She had everything she ever dreamed of; a double store room classy house, exquisite furnisher, a double door car garage, a black 745 series BMW, a white 300C Chrysler, a 1998 black Jaguar which was a gift from her late father for her 21st birthday and a successful career. She was living a life every girl dreamt of. Nthabiseng had made it as a number one bestselling author. Her books such as Making a perfect man, Sitting on top of the world and Saved by a murderer flew off the shelves within a blink of an eye. After all, in one of her interviews she’d mentioned that she enjoyed writing these books. She knows that in her creative world she is god. These characters are her people, her ideas, and they follow her authority. She decides who speaks and who doesn’t. Who dies and who lives. As lonely as creating in that world can feel, she knew that soon it will be her receiving glories of signing some printed copies for her readers. She will be receiving compliments and critics alike. She will be doing press interviews as a result of the success of her work. It will be her mounting on stage to accept a Price award and she did. All of that did happen for her. She managed to rock the modern world. To get all the attention she was seeking all along. From her teens to her adult hood, that’s all she ever wanted. To be noticed. To feel wanted. Attention. Everywhere.
Despite the success and all the attention, writing was not the choice she admired. Her dream was to be a famous actress. But somehow, she couldn’t. Her heart did not allow her. She was imprisoned by her conscious. Her past was haunting her. She hoped writing these stories would be an escape to that imaginative world and would make her feel better. Instead, she felt the same inside.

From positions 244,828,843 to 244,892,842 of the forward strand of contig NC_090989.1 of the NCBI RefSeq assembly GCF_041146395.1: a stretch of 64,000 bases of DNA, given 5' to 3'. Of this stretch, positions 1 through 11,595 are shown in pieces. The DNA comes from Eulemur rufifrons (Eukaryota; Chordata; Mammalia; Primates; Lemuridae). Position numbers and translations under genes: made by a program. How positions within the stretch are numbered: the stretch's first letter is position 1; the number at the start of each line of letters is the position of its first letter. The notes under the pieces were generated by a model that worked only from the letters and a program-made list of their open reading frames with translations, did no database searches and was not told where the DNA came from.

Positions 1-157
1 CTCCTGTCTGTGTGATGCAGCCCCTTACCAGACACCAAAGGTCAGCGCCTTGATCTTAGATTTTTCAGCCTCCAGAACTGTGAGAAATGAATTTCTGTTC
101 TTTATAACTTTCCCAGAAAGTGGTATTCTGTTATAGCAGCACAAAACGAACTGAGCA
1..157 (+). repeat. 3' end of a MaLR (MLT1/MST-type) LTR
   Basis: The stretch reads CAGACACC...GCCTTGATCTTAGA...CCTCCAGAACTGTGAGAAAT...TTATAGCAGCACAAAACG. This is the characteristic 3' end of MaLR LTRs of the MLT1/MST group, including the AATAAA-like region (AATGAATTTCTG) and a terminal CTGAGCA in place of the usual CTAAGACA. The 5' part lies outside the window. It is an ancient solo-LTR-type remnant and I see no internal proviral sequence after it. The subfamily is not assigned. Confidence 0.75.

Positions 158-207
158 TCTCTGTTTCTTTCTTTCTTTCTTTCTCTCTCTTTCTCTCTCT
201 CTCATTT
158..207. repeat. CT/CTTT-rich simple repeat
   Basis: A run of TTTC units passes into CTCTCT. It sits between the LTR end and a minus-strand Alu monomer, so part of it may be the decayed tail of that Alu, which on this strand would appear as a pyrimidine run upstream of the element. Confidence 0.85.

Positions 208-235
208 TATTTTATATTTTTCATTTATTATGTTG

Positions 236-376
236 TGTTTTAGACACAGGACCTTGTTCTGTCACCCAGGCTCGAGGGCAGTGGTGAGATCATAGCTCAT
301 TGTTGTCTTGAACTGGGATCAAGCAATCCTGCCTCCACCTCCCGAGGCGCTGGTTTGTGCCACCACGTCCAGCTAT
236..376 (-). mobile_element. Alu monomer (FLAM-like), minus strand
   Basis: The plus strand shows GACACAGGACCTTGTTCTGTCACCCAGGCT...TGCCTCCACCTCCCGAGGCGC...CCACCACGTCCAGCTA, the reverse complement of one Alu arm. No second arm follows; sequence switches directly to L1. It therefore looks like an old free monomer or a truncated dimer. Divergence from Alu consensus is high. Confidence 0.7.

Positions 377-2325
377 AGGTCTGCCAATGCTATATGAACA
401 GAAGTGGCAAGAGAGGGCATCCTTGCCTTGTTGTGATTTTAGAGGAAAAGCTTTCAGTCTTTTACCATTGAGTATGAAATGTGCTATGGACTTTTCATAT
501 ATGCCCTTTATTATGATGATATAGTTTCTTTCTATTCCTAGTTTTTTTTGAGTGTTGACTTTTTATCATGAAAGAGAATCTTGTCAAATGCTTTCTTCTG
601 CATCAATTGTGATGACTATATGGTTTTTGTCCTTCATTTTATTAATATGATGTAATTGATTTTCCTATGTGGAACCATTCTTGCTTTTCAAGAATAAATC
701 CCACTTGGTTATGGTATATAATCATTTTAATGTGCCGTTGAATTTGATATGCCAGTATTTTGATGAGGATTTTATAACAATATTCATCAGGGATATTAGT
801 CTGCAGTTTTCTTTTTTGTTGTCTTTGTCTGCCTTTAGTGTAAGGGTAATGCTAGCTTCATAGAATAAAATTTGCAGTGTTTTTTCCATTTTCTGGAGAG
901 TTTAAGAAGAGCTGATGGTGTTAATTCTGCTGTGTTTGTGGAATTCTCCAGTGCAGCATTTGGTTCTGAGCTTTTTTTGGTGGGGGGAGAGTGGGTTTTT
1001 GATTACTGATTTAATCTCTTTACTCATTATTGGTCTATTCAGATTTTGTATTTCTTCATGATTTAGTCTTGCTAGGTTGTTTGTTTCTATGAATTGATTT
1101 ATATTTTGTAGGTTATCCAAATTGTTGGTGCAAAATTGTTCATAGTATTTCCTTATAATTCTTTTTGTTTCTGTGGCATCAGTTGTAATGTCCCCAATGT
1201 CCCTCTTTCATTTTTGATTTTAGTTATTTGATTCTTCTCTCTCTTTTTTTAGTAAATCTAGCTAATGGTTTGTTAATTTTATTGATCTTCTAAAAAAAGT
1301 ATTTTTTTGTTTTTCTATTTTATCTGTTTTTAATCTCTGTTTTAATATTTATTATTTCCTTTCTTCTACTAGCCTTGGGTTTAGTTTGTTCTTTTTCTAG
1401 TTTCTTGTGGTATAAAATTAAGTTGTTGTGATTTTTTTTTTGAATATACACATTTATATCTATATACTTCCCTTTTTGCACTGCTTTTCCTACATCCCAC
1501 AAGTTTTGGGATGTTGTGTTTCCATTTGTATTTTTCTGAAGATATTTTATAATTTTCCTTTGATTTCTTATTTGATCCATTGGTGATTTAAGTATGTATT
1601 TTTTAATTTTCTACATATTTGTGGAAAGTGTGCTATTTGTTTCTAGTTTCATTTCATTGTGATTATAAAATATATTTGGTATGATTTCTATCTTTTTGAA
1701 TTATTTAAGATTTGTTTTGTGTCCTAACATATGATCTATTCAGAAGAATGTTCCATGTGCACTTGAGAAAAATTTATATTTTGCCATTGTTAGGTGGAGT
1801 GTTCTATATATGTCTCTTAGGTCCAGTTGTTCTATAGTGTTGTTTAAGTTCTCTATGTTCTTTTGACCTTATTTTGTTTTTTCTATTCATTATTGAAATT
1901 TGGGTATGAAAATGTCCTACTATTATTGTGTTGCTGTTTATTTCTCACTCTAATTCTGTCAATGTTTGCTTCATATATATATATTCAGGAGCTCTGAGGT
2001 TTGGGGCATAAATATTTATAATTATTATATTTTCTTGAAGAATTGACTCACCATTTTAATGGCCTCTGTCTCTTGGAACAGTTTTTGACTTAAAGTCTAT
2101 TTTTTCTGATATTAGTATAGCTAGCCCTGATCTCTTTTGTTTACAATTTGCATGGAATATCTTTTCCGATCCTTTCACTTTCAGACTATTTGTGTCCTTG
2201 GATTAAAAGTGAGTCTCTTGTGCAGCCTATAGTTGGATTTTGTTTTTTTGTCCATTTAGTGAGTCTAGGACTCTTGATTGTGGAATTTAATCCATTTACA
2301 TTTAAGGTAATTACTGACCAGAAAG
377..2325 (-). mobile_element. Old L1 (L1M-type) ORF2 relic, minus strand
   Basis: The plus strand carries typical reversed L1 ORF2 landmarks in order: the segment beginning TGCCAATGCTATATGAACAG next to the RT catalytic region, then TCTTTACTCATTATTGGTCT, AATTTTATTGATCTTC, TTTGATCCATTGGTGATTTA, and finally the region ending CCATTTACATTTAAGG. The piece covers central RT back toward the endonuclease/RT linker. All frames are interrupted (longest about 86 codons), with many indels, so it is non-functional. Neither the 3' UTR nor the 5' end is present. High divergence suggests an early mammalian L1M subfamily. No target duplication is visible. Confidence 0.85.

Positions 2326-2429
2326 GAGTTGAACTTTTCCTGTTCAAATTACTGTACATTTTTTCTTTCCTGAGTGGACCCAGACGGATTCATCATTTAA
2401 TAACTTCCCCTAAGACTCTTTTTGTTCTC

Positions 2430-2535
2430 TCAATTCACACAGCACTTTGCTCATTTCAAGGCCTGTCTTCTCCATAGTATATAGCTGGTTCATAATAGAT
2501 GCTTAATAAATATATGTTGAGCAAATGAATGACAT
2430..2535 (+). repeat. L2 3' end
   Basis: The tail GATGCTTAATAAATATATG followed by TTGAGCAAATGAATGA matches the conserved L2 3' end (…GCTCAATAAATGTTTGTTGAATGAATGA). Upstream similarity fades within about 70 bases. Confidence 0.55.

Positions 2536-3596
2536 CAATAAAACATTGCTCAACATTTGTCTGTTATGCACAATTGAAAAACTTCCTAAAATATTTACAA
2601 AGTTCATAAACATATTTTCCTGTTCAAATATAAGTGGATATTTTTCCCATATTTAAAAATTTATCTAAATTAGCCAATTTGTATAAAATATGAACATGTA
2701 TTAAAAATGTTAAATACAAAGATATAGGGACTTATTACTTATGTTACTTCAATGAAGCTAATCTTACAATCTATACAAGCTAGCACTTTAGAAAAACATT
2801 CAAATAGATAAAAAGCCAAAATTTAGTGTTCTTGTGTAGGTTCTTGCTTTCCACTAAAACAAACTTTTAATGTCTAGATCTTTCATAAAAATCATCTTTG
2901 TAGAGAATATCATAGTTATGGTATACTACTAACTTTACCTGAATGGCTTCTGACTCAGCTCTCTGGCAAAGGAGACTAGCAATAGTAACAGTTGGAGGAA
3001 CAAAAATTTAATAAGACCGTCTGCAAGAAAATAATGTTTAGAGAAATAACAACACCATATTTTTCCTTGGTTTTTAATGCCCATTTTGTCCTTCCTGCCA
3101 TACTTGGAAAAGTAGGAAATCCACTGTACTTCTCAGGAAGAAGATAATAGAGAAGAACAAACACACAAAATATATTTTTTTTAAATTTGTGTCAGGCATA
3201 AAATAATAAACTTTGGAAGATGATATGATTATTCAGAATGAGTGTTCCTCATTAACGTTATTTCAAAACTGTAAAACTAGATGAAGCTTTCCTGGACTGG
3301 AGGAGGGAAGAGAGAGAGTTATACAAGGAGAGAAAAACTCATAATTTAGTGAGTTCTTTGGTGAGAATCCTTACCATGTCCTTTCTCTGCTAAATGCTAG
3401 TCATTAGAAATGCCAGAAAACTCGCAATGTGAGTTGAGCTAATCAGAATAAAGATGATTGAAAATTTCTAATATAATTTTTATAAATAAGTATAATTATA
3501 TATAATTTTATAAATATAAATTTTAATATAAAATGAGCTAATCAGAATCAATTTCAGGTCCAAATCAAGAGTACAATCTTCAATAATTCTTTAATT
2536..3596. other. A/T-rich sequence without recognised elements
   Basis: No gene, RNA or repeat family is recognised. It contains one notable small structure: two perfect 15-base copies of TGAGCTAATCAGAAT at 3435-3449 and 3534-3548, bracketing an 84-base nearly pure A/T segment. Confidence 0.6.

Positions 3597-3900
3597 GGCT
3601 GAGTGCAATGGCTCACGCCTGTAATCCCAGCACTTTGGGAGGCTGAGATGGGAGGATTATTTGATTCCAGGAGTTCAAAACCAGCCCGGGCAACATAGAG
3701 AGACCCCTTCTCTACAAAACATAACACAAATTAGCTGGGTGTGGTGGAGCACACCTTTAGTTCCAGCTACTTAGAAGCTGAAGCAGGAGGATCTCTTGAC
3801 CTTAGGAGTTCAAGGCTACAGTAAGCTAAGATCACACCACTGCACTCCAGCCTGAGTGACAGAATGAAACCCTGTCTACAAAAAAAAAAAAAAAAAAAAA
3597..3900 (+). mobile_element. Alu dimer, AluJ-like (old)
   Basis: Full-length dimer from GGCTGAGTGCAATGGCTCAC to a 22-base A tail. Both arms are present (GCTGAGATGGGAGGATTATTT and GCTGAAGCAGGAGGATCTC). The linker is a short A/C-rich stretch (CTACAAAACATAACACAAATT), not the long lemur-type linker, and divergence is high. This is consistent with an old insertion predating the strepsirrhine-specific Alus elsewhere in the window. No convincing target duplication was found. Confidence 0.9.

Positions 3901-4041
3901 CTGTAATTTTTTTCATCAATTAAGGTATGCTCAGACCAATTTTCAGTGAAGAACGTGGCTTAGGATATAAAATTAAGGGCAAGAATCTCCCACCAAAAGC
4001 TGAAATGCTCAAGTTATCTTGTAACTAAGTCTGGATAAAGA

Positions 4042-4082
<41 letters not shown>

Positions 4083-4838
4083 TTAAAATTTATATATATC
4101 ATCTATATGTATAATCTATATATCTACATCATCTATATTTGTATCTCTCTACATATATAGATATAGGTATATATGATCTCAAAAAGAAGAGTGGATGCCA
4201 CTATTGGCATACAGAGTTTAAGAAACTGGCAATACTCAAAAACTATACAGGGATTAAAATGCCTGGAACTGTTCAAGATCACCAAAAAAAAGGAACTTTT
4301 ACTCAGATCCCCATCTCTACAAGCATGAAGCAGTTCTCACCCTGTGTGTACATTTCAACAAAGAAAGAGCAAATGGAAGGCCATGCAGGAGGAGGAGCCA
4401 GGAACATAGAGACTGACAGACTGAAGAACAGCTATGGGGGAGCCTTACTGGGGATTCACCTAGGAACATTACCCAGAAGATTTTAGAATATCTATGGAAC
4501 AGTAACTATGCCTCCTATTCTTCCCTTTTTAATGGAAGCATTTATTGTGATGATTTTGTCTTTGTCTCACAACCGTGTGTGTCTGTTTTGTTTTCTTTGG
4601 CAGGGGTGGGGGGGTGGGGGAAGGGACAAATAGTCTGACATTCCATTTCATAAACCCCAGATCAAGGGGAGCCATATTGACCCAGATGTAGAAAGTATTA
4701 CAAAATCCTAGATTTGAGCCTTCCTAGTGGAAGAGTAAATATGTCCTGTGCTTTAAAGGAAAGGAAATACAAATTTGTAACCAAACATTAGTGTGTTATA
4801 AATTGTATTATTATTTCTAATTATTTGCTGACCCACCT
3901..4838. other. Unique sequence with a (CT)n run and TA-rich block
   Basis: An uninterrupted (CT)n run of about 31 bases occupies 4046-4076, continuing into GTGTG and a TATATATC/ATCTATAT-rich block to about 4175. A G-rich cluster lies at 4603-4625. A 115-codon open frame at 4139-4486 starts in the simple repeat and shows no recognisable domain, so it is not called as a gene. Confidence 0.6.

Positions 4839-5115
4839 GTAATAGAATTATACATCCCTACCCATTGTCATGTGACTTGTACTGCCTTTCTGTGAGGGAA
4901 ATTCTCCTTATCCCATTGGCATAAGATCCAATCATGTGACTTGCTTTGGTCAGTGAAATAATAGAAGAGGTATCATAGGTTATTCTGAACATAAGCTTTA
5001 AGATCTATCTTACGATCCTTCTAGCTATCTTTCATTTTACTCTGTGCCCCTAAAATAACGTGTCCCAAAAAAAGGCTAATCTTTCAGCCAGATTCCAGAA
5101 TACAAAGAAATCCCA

She stood behind a big window allowing the dawn furry wind to spew on her beautiful small face. Nthabiseng was quiet while looking at the crimson orange of the sun dawn slowly descending through Magaliesburg Mountain. Next to her was a red pen and her latest book which she had just finished writing. They were on top of a small table. She was waiting to write its title. With this book it was a time to come clean. It was time to confront her past. She wanted to be free.
The trouble began during her teen years with her friends. They called themselves the Triple Six. Nthabiseng naturally had a strong presence and strong influential voice, despite her father being a respectable member of parliament. All Triple Six girls were mischievous and were attention seekers. However some of them were simply attempting to fit in the group by following Nthabiseng’s commands. At that time, they were seeking the attention of their most loved teacher, Mr Boseja. Mr Boseja was not a typical man you meet every day around the corner. He was in love with himself. Snazzy all the times. A man with a big wardrobe. He was the long hours shopping man. The manicures and pedicures kind of man….the man who wouldn’t leave his house without spending five minutes starring at his face in the mirror. He was what we call today a metro-sexual. He was well dressed, clean, neat, looking and feeling good about himself all the times and the teens were immensely in love with him. Nthabiseng was more desperate to have a piece of him more than anyone. Sometimes she will make an excuse during the classes to get a chance to peep in his office and if she finds him alone, she will seductively try hard to get his attention. She once jumped over him and surprised him with a kiss. When he retorted she threatened to sue him for sexual harassment. Mr Boseja frivolously dared her to go ahead. To him, it was just a child being a child. Nothing much serious. Nthabiseng went ahead and the tabloids got their hands on the story: “The MP’s daughter abused, and sexually harassed by the school teacher.”